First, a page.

Friday, June 10, 2011

Destroyer of All Diseases

I've been doing a little reading about some yoga poses and came across a story about Matsyasana or Fish Pose. Matsya means fish and is dedicated to the Hindu God Vishnu. Vishnu is said to be the Source/Maintainer of All Things In the Universe. He could also transform himself. In one story, Vishnu takes the form of the Fish and overhears The Lord Shiva, who holds the key to the Universe and unlocks the mystery of Yoga, tell his wife about his discovery. As Vishnu, in the form of the fish, listens to Shiva, he becomes enlightened, thus, Vishnu becomes the first student of yoga.

Matsyasana is also known as the "destroyer of all diseases." Another story states that the world was becoming corrupt and was going to be destroyed by a great flood. Vishnu transformed himself into a Fish and is said to have saved the world from the great flood. Thus, the Fish Pose has restorative value for the human body particularly if one lives with back and/or neck pain. The nature of the pose provides spinal health which can aid in physical and emotional health. This story intrigued me and inspired me to write this blog entry.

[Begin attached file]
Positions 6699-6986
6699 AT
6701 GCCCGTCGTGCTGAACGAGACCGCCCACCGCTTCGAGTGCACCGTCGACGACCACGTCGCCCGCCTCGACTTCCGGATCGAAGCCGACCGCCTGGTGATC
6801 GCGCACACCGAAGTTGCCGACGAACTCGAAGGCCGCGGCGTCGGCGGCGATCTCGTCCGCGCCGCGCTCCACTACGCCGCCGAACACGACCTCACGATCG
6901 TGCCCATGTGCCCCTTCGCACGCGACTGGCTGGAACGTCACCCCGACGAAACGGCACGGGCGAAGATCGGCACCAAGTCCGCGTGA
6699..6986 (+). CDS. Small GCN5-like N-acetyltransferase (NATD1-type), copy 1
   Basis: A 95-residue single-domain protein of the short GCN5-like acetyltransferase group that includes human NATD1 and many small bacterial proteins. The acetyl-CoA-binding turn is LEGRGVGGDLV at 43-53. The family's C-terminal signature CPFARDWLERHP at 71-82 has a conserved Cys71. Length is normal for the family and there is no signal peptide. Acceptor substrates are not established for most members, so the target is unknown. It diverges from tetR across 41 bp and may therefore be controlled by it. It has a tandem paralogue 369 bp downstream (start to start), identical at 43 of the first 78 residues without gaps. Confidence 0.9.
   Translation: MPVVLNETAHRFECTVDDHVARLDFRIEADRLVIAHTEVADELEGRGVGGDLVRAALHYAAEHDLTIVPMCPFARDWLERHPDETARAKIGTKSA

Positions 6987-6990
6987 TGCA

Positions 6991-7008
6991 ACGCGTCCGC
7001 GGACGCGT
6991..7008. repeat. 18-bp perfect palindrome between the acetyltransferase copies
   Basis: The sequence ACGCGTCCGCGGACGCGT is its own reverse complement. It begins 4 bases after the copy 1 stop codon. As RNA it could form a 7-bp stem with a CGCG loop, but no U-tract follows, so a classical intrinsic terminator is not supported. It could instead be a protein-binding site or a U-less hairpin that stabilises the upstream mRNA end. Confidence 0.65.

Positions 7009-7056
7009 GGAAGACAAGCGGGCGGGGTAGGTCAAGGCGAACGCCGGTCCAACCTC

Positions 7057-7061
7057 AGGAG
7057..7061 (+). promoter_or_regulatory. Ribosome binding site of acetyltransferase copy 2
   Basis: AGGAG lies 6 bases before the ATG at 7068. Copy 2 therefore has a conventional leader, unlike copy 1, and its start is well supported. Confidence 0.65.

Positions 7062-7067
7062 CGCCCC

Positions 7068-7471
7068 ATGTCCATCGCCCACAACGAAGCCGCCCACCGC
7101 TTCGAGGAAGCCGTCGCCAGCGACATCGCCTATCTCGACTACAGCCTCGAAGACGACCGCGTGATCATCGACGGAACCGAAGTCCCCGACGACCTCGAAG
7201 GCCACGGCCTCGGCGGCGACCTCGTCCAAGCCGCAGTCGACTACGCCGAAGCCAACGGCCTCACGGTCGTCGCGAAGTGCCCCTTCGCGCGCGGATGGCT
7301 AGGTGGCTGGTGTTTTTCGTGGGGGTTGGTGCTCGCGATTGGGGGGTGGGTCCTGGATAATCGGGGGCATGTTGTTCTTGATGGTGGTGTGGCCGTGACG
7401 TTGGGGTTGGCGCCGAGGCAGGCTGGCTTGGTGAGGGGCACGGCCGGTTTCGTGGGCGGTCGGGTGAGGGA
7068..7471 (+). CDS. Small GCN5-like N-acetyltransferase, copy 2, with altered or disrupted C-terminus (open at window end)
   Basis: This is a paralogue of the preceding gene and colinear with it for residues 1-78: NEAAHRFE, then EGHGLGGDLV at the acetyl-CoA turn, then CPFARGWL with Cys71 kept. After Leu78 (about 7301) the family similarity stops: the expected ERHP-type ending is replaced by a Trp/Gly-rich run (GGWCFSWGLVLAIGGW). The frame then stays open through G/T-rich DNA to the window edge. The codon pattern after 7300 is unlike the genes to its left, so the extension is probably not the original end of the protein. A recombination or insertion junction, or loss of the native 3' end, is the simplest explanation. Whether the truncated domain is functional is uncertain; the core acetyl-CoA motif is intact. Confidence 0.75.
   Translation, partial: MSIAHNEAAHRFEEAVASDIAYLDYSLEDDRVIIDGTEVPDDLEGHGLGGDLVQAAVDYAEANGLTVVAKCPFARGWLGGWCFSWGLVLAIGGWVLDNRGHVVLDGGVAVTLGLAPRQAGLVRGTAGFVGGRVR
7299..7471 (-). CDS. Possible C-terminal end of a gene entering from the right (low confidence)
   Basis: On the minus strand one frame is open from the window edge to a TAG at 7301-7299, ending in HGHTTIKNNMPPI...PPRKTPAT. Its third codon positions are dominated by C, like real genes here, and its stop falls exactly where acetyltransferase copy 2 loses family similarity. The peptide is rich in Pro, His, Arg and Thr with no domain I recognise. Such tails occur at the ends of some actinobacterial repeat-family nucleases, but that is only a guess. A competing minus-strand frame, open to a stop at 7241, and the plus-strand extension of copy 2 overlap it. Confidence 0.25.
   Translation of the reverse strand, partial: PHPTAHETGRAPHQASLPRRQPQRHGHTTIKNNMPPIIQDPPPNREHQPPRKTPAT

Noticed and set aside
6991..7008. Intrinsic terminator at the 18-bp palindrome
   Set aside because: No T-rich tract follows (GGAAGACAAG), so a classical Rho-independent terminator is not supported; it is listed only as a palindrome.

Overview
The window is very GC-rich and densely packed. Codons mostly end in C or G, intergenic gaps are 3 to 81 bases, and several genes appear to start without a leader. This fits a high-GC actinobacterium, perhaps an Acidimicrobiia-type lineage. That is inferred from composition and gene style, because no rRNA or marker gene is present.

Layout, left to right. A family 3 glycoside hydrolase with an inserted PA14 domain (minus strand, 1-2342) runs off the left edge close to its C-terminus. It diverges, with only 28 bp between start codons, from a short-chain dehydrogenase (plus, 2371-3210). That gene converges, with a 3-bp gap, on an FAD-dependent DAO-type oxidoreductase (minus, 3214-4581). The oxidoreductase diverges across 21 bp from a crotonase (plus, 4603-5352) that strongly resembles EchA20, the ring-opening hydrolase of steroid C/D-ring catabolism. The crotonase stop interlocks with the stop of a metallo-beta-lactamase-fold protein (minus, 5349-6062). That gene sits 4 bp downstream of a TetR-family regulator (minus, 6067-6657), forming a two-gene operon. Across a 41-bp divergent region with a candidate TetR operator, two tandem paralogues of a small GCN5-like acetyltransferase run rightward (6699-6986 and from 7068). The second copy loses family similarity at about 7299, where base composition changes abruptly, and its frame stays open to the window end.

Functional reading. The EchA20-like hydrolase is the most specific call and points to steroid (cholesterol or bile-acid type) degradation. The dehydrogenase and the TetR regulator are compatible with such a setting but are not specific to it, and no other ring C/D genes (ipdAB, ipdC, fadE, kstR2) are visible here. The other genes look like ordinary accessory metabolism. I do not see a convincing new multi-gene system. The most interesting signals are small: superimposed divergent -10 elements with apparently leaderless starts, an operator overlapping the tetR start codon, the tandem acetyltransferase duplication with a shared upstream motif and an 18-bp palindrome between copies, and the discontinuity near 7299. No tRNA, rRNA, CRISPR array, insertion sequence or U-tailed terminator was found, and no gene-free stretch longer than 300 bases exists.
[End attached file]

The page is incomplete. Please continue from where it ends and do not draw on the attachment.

As you set your intention, be aware of any physical pain or discomfort that you may be experiencing lately. If you're experiencing discomfort in your back or neck, this pose will provide great benefit. We often find ourselves in a constant state of hunching over: sitting at our computers, driving, etc. Your intention may simply be to add relief to your body. Allow the pose you're about to practice help move you toward greater relief.

Matsyasana: Fish Pose
Start by lying flat on your back on your yoga mat. Be sure your legs are straight out in front of you and your arms are alongside your body. Shift your body in order to bring both your arms completely underneath you. You may need to squeeze your shoulder blades together to help with this sensation. Your arms will remain straight: your hands (palms facing downward) will be underneath your buttocks. Point your toes to continue extending your legs. With an inhale, lift your chest/heart. Keep your bottom on the floor. You are actually arching your back. In order to help lift your chest, push your elbows into the floor. Once your head is off the floor, carefully allow it to drop back. Rest the very top of your head on the floor. You will be able to see the wall behind you - it will be upside down! Restrain from putting pressure on your head and neck. The sensation of staying in this pose comes from the lifting of the chest. You are now in the posture.

Remain in Fish Pose for at least 5-10 breaths. In the posture, you have created a minor back bend (often used as a counter pose after practicing Plow Pose.) As mentioned, it can bring relief to the back and neck. It further provides a re-alignment of the spine after being hunched over all day! If you do have regular back or next pain, practice this pose at least three times a week. If you experience other ailments, try this pose since it is said to be the destroyer of all diseases.


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